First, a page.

No matter where you presently are, everywhere you called home has shaped who you are up until this second. I will forever have a sense of trailer trash within myself that causes me to scoff at the haves acting like the have-nots, and for Shannen Moser the miles of farmland gave way to her appreciation for the rustic folk sound found on her latest, Oh, My Heart.
Back in January Shannen self-released Oh, My Heart and come April it was given the re-mastered treatment and dropped digitally. Now come June 16th it’ll be released physically. So it’s been a long journey for this collection of songs that present the purity of storytelling that lives within Shannen. Straightforward and raw are what comes to mind when playing back songs like “Watershed” and “A Funeral, A Friend, My Sanity.” Other admirable elements included the Appalachian sounds of “I’m Going Home (Sacred Harp)” and the solemn yet calming power of “Yr Undertaker.”
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The Uber driver just went on a rant about Arco gas before turning in and slowly making his way to the pump. Not the best way to start the week, but at least I can think back to when I was in the comfort of my apartment some 30 minutes ago listening to Gothic Tropic. Her Fast or Feast presented some well thought out lines sewn across a blanket of dance beats, and at one time a little doo-wop inspired number. Definitely better than sitting on the 405 with an Uber driver talking to you while you’re trying to think.
Thinking back to better times this morning, Fast or Feast was riddled with lyrics I wouldn’t expect from a record so heavily constructed of danceable beats. Lines in both “Stronger” and “How Life Works” really hit the mark, as did the best of the bunch when it came to “Don’t Give Me Up.” That song also had an arrangement that stood out as well, as did the indie movie like ways of “Major.” In the end though my mind wanted to be home and reunited with “Feed You To The Sharks.” The music mixed with the vocal delivery, it was like listening to a song during a slow dance in the ’50s; unexpected, but respected.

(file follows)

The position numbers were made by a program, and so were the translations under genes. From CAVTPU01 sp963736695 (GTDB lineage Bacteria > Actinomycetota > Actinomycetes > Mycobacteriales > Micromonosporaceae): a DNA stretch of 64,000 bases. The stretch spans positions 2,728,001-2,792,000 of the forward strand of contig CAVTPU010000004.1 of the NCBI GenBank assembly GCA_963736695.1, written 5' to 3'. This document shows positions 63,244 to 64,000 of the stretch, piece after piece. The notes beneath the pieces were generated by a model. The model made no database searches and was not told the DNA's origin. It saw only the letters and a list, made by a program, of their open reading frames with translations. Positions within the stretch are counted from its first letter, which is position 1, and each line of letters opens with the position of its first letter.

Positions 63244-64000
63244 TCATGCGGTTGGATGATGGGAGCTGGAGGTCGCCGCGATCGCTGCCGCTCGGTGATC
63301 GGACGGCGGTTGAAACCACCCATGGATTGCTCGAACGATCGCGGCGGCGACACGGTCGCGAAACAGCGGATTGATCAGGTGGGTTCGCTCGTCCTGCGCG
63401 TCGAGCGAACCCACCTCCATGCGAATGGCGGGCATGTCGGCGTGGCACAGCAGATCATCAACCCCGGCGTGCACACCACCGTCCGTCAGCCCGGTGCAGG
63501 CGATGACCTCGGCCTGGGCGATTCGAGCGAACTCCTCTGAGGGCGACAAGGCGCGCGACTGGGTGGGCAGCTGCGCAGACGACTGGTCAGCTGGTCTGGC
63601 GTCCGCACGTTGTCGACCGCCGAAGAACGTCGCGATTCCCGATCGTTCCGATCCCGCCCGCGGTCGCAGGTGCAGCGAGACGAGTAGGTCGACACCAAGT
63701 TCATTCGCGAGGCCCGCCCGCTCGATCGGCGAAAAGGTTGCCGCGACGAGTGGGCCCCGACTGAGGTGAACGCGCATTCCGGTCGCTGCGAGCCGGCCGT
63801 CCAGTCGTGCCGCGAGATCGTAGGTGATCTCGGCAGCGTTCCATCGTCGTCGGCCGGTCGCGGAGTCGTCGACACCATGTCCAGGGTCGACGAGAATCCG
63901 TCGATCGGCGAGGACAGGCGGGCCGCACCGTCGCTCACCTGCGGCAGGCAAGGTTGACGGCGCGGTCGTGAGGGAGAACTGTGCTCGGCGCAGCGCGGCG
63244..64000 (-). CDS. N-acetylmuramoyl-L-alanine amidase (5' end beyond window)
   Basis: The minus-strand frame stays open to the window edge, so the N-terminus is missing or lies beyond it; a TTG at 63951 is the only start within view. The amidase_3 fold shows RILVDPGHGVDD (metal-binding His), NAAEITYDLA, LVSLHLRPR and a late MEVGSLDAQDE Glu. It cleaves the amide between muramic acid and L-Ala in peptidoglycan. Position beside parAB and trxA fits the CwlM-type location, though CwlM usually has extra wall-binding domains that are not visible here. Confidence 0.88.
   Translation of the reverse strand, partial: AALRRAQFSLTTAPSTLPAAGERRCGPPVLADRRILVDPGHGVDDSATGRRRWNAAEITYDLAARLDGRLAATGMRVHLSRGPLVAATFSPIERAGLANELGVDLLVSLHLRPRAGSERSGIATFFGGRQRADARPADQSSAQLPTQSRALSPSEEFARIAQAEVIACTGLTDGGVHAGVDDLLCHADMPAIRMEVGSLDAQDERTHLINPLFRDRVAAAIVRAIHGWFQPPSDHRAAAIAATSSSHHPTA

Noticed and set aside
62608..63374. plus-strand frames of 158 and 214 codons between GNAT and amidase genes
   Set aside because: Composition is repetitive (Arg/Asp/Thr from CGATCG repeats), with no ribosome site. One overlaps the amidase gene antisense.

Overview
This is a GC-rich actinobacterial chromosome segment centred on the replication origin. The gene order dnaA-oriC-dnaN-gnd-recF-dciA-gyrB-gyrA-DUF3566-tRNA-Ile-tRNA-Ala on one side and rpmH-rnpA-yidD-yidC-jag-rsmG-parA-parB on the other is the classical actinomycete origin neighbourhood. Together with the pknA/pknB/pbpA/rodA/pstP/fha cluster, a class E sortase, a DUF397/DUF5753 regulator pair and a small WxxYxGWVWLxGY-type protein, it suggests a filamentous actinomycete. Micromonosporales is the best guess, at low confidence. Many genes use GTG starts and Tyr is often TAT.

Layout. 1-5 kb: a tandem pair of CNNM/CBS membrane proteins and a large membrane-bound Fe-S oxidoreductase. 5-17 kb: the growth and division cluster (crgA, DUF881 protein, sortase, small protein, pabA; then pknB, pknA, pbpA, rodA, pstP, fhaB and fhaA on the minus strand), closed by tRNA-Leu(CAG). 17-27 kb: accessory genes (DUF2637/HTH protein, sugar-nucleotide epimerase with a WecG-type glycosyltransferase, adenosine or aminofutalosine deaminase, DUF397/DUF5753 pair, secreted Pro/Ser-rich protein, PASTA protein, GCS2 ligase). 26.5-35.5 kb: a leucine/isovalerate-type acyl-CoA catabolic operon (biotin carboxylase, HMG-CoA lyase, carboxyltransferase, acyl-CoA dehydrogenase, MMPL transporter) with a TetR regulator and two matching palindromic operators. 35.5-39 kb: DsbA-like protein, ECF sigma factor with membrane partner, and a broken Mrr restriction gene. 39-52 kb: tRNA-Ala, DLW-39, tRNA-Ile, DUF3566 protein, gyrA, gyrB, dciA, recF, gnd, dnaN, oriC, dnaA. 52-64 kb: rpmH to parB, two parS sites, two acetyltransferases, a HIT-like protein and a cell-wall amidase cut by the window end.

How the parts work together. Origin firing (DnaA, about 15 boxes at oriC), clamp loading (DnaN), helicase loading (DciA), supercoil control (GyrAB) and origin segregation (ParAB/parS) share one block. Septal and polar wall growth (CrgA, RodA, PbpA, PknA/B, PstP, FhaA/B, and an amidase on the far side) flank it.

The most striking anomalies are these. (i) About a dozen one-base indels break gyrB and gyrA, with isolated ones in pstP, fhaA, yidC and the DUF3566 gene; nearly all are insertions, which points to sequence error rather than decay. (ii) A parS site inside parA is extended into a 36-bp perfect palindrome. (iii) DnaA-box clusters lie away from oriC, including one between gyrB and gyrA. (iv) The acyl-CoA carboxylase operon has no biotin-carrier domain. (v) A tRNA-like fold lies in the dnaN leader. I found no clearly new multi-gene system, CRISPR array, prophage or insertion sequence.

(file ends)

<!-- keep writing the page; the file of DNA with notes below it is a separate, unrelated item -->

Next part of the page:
Listening to music in your own home is always going to beat out sitting in traffic, especially in LA. However, it was Gothic Tropic today that I yearned to be home with. Maybe because Gothic Tropic’s beats had way more movement than the 405, or because to the lyrics that struck a positive chord, or perhaps both. Nevertheless, if you like well thought out lines, but also like to move about, check out Fast or Feast – out May 19.
We all make assumptions based on first sight. Those who deny this are lying to themselves to appear uber PC. I ain’t no liar. I can fully admit that when I picked up Kudu Blue’s Shaded, I was fully expecting an indie rock record. Instead, I got something far from that. Unexpected, but a total delight.
Instead of indie rock, in came this sensual R&B sound that made my eyes widen at 8 am on a Sunday. While Clementine brings what Wendy Williams would call “the sex,” her boys Owen, Tom, and Creeda build up this very modern sound that fans of Bieber’s Purpose album would appreciate. Which was just about everyone because that album is perfection musically speaking. That’s actually an artist I’ve drawn comparisons to around here before, but I never thought I’d say someone delivered a very Deborah Cox-like performance. Then in came “Drink Alone.” A more uptempo track than the last, Clementine pulls out all the stops, and later does the same as she controls those vocals wonderfully in “Enemy.”
Surprises are usually something I just can’t with, but today I was happy to hear Shaded wasn’t what I expected it to be. This foursome from Brighton is doing it up. In the right hands, they could own 2017 with Shaded, out now.